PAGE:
South Carolina correspondent Laura Early is reporting for Florida for the summer.
When I first heard about the oil spill about a month ago, I was upset that something like that could happen today. The effects will be devastating on the fragile coastal ecosystems and the ocean which is already suffering under multiple anthropogenic stressors. As the weeks wore on, the news just kept getting worse and worse.
That was when I was in South Carolina, when the problem was "not in my backyard," so to speak. I took in the news with a certain distance, recognizing that it was an awful environmental disaster, but not much else thought went toward the situation.
Since I moved to south Florida a little more than a week ago, the problem is a little closer to home. As the reporters forecasted the arrival of the oil in the Keys and then up the East Coast, I got really angry. I realized though, that my anger was quite selfish. I was angry because I didn't want the summer that I spend in this area to be ruined. I was afraid the beautiful coasts would be spoiled and I wouldn't be able to play in the ocean and explore the underwater reefs like I had envisioned.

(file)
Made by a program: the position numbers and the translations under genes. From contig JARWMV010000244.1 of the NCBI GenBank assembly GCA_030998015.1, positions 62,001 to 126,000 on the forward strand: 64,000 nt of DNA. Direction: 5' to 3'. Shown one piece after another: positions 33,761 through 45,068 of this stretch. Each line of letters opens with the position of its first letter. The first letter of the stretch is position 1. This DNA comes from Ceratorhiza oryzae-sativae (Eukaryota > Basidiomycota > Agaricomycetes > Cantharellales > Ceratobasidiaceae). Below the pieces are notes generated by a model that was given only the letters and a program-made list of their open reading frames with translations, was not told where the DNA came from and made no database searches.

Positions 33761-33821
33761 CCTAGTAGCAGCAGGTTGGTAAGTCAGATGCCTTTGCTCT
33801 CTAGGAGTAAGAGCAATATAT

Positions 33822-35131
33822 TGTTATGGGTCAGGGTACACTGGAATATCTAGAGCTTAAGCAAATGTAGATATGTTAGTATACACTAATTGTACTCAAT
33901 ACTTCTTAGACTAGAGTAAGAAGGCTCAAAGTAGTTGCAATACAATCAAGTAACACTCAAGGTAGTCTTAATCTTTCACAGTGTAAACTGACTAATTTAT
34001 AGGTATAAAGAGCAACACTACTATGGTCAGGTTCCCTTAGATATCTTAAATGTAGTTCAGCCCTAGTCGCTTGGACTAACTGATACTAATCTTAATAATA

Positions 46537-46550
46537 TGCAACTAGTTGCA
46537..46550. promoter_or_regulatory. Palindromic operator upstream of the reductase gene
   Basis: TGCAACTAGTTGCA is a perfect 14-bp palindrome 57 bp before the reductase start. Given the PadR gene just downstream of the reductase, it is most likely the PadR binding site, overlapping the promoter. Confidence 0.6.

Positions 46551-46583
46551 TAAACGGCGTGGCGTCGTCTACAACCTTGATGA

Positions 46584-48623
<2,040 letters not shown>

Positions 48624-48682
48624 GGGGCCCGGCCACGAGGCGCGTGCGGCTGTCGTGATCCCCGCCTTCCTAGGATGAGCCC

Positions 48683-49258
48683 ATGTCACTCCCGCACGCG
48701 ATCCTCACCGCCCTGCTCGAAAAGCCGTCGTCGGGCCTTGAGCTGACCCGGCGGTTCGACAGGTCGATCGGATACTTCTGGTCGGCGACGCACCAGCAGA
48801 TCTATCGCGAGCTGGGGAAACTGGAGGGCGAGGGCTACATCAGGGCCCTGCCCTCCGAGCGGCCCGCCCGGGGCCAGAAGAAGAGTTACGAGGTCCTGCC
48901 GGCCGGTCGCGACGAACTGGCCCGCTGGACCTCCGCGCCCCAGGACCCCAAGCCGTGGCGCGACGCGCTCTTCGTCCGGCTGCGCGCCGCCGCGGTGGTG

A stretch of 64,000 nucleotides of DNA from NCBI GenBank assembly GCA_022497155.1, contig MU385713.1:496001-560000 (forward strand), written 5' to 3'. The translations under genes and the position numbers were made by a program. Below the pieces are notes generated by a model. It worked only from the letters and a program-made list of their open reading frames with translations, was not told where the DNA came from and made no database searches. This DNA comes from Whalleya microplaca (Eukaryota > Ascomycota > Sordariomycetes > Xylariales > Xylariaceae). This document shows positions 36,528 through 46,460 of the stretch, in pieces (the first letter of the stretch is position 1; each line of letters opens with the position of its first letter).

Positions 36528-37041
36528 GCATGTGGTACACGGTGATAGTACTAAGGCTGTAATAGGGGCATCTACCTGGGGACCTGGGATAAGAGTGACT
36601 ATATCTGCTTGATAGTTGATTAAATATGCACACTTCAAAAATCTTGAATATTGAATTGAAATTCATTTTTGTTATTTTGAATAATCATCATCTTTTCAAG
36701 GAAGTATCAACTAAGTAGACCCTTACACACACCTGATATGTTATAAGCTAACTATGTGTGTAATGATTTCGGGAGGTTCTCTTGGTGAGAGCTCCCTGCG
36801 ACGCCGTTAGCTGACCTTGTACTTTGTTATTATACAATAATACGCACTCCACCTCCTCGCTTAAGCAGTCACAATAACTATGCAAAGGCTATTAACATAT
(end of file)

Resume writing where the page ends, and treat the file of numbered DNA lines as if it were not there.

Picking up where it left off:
I did feel relief when the latest news reports stated that the oil might not reach this area, and even if it does, it will be weathered and broken down so that it won't have nearly the impact that it is having in Louisiana.
I am ashamed at the way I felt. My summer recreation plans are petty compared to the health of the marine ecosystems of the Gulf. The oceans provide so many incredibly valuable ecosystem services across the world. Hopefully, if nothing else, this oil spill will at least be a lesson that we need to take much better care of these waters because they are tied to our well being in so many ways.